Marijuana Legalization Would Create 35,000 Jobs In Ohio

In this Dec. 27, 2013 photo, employee Lara Herzog trims away leaves from pot plants, harvesting the plant's buds to be packaged and sold at Medicine Man marijuana dispensary, which is to open as a recreational retail outlet at the start of 2014, in Denver. Colorado is making final preparations for marijuana sales to begin Jan. 1, a day some are calling "Green Wednesday." (AP Photo/Brennan Linsley)

A proposal to legalize marijuana that is likely headed toward Ohio’s fall ballot would create nearly 35,000 direct and indirect jobs in the state and generate an annual economic output of $7 billion, says a new report today coordinated by Hamilton County Prosecutor Joseph T. Deters.

“Legalization is coming to Ohio. We need to accept the reality is going to happen,” Deters said at a press conference at the Ohio State University Moritz School of Law where the report, “Marijuana & Ohio, Past Present and Potential” was unveiled.

“Why in the world, knowing this is coming, would we let the bad guys make all the money?” Deters asked.

The report prepared by a task force appointed by Deters last month was funded exclusively by ResponsibleOhio, the organization pushing a constitutional amendment for the ballot that would legalize personal and medicinal use of marijuana.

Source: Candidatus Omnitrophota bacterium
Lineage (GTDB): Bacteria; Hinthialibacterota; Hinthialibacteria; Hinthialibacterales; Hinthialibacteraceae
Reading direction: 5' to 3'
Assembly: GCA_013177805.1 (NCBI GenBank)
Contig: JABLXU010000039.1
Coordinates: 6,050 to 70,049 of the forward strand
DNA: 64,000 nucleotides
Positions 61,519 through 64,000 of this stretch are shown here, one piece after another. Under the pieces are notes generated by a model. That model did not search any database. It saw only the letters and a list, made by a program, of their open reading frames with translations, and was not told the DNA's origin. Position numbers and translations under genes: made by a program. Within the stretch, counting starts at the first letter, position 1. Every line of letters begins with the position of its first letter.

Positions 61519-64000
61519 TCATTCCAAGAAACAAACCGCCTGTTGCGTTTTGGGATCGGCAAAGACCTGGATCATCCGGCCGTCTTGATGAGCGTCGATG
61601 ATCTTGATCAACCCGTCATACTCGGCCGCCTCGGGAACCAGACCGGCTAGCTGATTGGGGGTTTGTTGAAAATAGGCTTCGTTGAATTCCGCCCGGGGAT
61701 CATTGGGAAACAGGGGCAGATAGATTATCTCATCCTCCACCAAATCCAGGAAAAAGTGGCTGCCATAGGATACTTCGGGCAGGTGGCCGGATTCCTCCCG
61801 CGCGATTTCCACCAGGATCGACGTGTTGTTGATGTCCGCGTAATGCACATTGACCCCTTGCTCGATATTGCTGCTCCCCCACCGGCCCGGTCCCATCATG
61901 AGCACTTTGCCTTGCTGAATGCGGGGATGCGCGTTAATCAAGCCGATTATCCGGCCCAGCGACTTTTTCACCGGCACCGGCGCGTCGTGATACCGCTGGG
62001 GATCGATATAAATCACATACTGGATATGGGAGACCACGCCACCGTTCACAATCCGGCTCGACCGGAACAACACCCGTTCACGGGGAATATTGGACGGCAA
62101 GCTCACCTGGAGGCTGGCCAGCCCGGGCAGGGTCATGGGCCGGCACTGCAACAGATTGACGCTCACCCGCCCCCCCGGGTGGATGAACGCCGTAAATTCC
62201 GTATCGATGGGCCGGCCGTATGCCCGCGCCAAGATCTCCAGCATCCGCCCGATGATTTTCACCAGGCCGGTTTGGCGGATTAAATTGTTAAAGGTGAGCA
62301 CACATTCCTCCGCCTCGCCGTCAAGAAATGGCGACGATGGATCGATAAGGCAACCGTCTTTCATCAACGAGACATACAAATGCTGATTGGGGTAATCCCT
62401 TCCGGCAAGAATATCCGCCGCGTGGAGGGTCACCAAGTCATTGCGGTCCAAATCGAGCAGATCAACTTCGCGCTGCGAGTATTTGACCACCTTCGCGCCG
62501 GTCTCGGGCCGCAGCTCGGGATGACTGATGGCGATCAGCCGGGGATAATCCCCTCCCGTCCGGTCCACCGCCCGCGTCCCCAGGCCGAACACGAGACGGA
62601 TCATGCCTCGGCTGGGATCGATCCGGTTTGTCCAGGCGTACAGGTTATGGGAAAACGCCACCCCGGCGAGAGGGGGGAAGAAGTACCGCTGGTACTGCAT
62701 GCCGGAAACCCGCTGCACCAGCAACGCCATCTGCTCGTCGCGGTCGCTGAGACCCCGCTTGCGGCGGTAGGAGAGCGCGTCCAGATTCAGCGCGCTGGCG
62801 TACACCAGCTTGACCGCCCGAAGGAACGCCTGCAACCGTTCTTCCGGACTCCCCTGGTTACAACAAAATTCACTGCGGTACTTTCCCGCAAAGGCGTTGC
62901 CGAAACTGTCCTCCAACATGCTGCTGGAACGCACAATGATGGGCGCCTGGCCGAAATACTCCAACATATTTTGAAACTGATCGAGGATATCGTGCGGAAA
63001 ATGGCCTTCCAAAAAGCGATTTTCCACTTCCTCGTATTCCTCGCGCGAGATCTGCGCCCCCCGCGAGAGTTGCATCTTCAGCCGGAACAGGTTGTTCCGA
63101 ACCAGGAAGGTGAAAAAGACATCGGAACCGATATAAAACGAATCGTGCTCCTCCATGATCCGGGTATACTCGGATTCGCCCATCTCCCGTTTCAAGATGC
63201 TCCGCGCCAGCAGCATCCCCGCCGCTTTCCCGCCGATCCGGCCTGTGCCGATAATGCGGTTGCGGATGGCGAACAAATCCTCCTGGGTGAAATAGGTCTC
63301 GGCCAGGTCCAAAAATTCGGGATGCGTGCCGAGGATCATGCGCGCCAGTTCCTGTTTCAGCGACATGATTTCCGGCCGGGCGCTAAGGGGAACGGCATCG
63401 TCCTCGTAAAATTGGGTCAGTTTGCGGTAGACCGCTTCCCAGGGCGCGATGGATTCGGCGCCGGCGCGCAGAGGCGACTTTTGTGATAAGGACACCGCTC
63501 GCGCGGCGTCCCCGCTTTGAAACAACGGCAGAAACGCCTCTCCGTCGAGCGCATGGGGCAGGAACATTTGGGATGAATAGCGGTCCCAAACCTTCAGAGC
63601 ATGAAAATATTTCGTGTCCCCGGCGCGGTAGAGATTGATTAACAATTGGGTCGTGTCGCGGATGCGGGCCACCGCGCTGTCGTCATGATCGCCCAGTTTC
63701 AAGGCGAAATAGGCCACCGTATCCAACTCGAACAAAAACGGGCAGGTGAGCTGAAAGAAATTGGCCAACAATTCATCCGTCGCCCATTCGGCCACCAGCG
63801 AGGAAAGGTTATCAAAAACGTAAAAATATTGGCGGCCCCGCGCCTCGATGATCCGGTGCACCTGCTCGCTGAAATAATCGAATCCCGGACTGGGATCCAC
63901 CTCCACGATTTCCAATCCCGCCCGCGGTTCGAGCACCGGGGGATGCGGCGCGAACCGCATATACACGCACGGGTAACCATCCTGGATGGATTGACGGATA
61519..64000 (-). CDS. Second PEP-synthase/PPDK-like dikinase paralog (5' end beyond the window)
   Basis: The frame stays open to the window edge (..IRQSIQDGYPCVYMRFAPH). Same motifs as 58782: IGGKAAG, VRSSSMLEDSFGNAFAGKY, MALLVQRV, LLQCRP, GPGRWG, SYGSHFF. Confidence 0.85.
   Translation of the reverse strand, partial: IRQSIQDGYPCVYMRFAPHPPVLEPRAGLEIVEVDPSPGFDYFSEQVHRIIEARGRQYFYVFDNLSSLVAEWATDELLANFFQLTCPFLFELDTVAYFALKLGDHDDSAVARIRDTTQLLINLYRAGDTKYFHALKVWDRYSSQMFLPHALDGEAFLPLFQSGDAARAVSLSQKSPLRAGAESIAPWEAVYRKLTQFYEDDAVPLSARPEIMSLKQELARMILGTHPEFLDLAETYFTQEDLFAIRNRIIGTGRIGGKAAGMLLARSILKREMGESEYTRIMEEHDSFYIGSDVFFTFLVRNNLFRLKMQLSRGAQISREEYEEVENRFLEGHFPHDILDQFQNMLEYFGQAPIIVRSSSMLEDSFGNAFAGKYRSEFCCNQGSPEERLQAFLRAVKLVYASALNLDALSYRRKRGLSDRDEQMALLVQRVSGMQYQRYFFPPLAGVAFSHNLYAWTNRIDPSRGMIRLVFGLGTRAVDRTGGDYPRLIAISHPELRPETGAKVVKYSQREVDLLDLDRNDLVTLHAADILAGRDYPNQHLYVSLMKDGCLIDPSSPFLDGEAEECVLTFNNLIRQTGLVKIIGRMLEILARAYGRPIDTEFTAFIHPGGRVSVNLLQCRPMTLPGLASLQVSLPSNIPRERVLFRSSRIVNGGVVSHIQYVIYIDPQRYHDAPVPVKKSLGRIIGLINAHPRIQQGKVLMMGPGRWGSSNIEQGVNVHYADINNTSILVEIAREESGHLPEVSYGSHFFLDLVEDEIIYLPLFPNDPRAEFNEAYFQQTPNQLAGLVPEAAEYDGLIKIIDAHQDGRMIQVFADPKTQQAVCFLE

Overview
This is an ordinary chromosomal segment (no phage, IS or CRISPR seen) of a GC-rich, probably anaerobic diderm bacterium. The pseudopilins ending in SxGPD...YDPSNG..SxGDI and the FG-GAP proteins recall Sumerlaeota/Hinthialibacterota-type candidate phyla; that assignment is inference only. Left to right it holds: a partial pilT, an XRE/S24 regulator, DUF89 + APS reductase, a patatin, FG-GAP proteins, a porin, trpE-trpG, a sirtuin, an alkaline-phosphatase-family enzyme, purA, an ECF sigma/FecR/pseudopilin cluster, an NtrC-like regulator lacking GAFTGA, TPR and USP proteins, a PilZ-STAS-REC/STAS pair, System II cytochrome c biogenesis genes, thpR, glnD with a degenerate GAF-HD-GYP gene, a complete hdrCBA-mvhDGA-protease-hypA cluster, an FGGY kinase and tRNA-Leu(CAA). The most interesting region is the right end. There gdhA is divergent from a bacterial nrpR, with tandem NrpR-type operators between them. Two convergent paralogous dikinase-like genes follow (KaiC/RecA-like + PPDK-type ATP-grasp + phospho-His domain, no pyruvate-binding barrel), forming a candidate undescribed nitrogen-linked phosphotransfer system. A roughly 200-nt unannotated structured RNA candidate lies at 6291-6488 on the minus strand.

Deters has not endorsed the ResponsibleOhio plan, but he has business ties to Chris Stock, an attorney and prime architect of the proposal. Both Deters and Stock work for the same law Cincinnati firm, Waite, Schneider, Bayless & Chesley.

While the task force report did not take a position on the ResponsibleOhio proposal, it views legalization as generally positive, dismissing many concerns voiced by critics.

“Research suggests that legalization has not led to drastic increases in crime, adult or teen use, workplace injuries, or negatively impacted of aspects of public safety” the study said.

In another section, the report downplays concerns about impaired driving by marijuana users, saying, “evidence indicates that the risks associated with driving under its influence are dramatically less than those that accompany driving under the influence of alcohol.”